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Generation rent? National variation in rental rates revealed

Second only to London, Manchester ranks as the top location for renting.

The rise in interest rates in the face of rampant inflation has aggravated the crisis by pushing would-be buyers in New York to rent. — © AFP
The rise in interest rates in the face of rampant inflation has aggravated the crisis by pushing would-be buyers in New York to rent. — © AFP

With rising interest rates making mortgages unaffordable for many aspiring homeowners, rental demand is expected to rise in 2023. To assess rental data, analysts at money.co.uk have revealed the locations where people in the U.K. will be more commonly renting the most properties in 2023. 

The study sourced government data (via the ONS) to calculate the percentage of privately rented properties, to reveal the U.K. areas with the most and least rental properties.

The areas with the highest percentage of rental properties (outside London) are:

RankLocal authorityRegionHomes that are privately rented (percentage)
1ManchesterNorth West31.36%
2Brighton and HoveSouth East31.11%
3HastingsSouth East29.82%
4OxfordSouth East29.56%
5BlackpoolNorth West28.38%
6ReadingSouth East27.67%
7CambridgeEast of England27.29%
8SloughSouth East26.87%
9SouthamptonSouth East26.53%
10Bristol, City ofSouth West26.49%

Second only to London, Manchester ranks as the top location for renting. In Manchester, 31.36 percent of homes are privately rented. The area has a younger population than the national average and has undergone considerable redevelopment in the last 20 years.

Not far behind Manchester is the city of Brighton and Hove, where around 31 percent of the homes are privately rented. Like Manchester, Brighton is one of the country’s major cities and an attractive spot for young people, with built-up areas generally tending to have a higher number of renters.

Another seaside town, Hastings, comes in just behind Brighton, with just under 3 in 10 homes being privately rented. Hastings is best known for the famous battle that took place nearby but has undergone significant regeneration in the last 20 years.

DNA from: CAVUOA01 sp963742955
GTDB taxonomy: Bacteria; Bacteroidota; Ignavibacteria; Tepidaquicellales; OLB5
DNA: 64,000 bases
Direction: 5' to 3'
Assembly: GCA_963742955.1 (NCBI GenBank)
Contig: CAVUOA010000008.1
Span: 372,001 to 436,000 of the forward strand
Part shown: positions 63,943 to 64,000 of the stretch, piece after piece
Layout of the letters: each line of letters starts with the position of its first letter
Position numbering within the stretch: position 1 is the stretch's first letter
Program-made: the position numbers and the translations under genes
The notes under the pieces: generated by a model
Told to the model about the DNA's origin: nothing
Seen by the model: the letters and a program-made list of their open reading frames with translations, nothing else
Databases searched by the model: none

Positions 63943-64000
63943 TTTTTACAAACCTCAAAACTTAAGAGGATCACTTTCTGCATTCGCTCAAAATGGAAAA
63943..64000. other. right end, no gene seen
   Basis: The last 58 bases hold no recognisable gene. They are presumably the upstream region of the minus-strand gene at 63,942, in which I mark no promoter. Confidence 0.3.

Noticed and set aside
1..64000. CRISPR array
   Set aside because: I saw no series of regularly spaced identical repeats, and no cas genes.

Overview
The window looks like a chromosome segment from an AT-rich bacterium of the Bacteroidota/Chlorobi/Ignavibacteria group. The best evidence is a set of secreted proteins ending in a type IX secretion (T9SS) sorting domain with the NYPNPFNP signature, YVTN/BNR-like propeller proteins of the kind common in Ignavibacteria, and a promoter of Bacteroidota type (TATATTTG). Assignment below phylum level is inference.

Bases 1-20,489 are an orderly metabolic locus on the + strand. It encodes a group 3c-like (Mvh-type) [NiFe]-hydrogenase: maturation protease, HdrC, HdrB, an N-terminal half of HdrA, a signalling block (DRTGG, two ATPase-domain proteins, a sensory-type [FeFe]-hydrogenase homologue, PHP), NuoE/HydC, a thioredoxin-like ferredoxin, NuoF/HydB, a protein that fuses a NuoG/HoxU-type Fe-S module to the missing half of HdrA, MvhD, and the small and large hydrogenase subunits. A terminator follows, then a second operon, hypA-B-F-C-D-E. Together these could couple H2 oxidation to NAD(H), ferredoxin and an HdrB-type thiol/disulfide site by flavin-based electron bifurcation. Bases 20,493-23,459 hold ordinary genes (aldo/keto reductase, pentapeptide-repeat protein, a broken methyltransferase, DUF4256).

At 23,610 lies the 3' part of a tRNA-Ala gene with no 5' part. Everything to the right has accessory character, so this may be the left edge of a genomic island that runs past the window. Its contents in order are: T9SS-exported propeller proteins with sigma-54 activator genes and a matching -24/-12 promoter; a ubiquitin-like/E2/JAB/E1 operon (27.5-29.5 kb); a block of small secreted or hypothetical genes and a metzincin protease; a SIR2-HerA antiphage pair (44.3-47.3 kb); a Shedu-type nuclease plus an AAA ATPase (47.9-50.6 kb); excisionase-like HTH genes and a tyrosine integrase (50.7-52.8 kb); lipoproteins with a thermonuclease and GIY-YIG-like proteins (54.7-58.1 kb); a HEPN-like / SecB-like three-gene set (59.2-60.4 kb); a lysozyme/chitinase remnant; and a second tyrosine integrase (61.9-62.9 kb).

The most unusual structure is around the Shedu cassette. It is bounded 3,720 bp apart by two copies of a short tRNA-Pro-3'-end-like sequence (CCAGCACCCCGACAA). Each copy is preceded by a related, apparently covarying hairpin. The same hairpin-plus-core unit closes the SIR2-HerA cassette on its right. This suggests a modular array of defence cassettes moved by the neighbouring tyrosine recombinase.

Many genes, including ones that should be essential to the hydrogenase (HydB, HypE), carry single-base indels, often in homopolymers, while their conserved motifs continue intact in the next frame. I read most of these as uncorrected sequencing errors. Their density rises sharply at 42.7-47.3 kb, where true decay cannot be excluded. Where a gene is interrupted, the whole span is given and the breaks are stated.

There remains other areas of the U.K. where private rental rates are lower. This can either be due to local authority rental properties being utilised or there being higher rates of owner-occupied properties.

The areas with the lowest percentage of rental properties in the UK

RankLocal authorityRegionHomes that are privately rented (percentage)
1North East DerbyshireEast Midlands9.69%
2RochfordEast of England10.32%
3South StaffordshireWest Midlands10.57%
4BromsgroveWest Midlands10.69%
5LichfieldWest Midlands11.47%
6SolihullWest Midlands11.49%
7DudleyWest Midlands11.71%
8MaldonEast of England11.74%
9CopelandNorth West11.77%
10Staffordshire MoorlandsWest Midlands11.93%

The area where the fewest people choose to rent their home is North East Derbyshire, at just 9.69 percent. This is the only place in the country where fewer than 10 percent of homes are privately rented. The area has undergone regeneration since the loss of the coal mining industry, with many former mining areas being turned into business parks.

In second place is Rochford, located in Essex, where just over 10 percent of homes are privately rented. Rochford is a popular commuter town for those working in London, with a direct rail connection to Liverpool Street station.

Another Midlands area comes in third place, with just 10.57 percent of homes in South Staffordshirebeing privately rented. Many of the towns and villages in the area are commuter areas for those working in places like Cannock, Stafford and Telford, and Birmingham further afield.

The rental levels are not reflective of affordability. Any area with a relatively low proportion of rentersCopeland in the North West – is the most affordable place to rent, with rent costing 18percent of a monthly salary on average. In contrast, Kensington and Chelsea is the least affordable area to rent in the U.K., costing 67 percent of the average renters income. 

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Written By

Dr. Tim Sandle is Digital Journal's Editor-at-Large for science news. Tim specializes in science, technology, environmental, business, and health journalism. He is additionally a practising microbiologist; and an author. He is also interested in history, politics and current affairs.

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